QUIZZES

DO YOU KNOW THIS VOCABULARY FROM "THE HANDMAID'S TALE"?

"The Handmaid's Tale" was required reading for many of us in school. Everyone else has probably watched the very popular and addictive TV show. Do you remember this vocabulary from the book, and do you know what these terms mean?
Question 1 of 10
decorum

Idioms for stop

    pull out all the stops,
    1. to use every means available.
    2. to express, do, or carry out something without reservation.

Origin of stop

before 1000; Middle English stoppen (v.), Old English -stoppian (in forstoppian to stop up); cognate with Dutch, Low German stoppen, German stopfen; all ≪ Vulgar Latin *stuppāre to plug with oakum, derivative of Latin stuppa coarse hemp or flax < Greek stýppē

synonym study for stop

3. Stop, arrest, check, halt imply causing a cessation of movement or progress (literal or figurative). Stop is the general term for the idea: to stop a clock. Arrest usually refers to stopping by imposing a sudden and complete restraint: to arrest development. Check implies bringing about an abrupt, partial, or temporary stop: to check a trotting horse. To halt means to make a temporary stop, especially one resulting from a command: to halt a company of soldiers.

OTHER WORDS FROM stop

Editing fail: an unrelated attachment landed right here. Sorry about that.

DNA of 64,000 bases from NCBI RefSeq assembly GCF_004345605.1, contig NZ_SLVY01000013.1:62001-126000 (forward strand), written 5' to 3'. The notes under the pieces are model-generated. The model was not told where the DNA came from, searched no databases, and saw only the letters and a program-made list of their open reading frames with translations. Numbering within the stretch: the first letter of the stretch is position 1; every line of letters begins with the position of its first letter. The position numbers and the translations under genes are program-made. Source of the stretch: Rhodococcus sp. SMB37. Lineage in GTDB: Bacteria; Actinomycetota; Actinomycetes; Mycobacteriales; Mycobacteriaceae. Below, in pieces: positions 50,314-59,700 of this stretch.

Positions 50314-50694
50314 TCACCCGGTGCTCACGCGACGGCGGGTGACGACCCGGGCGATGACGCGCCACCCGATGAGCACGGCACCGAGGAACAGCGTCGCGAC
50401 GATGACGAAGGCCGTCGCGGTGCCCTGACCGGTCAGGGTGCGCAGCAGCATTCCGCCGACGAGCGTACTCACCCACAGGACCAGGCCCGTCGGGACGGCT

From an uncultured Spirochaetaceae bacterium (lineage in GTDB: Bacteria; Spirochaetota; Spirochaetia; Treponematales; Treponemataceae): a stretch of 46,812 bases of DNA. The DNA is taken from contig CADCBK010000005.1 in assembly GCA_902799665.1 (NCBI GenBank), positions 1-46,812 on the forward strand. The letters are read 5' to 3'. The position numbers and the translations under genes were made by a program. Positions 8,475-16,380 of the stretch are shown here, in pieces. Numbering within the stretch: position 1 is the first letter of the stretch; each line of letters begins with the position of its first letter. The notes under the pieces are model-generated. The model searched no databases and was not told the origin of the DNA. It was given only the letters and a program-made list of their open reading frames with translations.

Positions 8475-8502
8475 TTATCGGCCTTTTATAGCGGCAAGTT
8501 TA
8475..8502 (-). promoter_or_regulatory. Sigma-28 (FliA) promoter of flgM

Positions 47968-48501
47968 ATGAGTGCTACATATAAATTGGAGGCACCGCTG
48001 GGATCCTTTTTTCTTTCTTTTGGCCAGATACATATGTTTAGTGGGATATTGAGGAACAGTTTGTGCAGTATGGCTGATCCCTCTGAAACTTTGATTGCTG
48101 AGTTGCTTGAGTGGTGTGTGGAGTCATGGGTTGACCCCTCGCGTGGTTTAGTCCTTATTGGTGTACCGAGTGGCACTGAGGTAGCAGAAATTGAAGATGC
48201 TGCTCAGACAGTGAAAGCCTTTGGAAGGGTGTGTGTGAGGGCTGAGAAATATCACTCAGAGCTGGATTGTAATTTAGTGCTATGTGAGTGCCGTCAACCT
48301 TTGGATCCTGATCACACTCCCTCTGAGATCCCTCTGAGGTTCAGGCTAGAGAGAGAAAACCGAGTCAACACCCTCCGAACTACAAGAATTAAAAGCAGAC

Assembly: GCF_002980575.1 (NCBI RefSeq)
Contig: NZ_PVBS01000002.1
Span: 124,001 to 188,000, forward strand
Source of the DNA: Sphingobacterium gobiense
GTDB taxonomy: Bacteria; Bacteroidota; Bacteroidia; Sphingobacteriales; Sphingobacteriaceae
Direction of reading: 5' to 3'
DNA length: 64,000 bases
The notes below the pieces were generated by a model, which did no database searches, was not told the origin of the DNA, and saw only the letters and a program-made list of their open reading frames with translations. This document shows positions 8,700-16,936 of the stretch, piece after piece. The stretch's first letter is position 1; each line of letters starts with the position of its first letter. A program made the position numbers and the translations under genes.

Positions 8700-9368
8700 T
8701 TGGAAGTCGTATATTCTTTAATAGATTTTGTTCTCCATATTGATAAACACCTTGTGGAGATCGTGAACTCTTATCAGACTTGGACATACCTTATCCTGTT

stop·less, adjectivestop·less·ness, nounmul·ti·stop, adjective
Dictionary.com Unabridged Based on the Random House Unabridged Dictionary, © Random House, Inc. 2020

British Dictionary definitions for stop by

stop
/ (stɒp) /

verb stops, stopping or stopped

noun

Derived forms of stop

stoppable, adjective

Word Origin for stop

C14: from Old English stoppian (unattested), as in forstoppian to plug the ear, ultimately from Late Latin stuppāre to stop with a tow, from Latin stuppa tow, from Greek stuppē
Collins English Dictionary - Complete & Unabridged 2012 Digital Edition © William Collins Sons & Co. Ltd. 1979, 1986 © HarperCollins Publishers 1998, 2000, 2003, 2005, 2006, 2007, 2009, 2012

Idioms and Phrases with stop by (1 of 2)

stop by

Also, stop in. Pay a brief visit, as in I hope you'll stop by this afternoon, or He stopped in at Martha's whenever he came to New York on business. The first term dates from about 1900, the variant from the mid-1800s.

Idioms and Phrases with stop by (2 of 2)

stop

The American Heritage® Idioms Dictionary Copyright © 2002, 2001, 1995 by Houghton Mifflin Harcourt Publishing Company. Published by Houghton Mifflin Harcourt Publishing Company.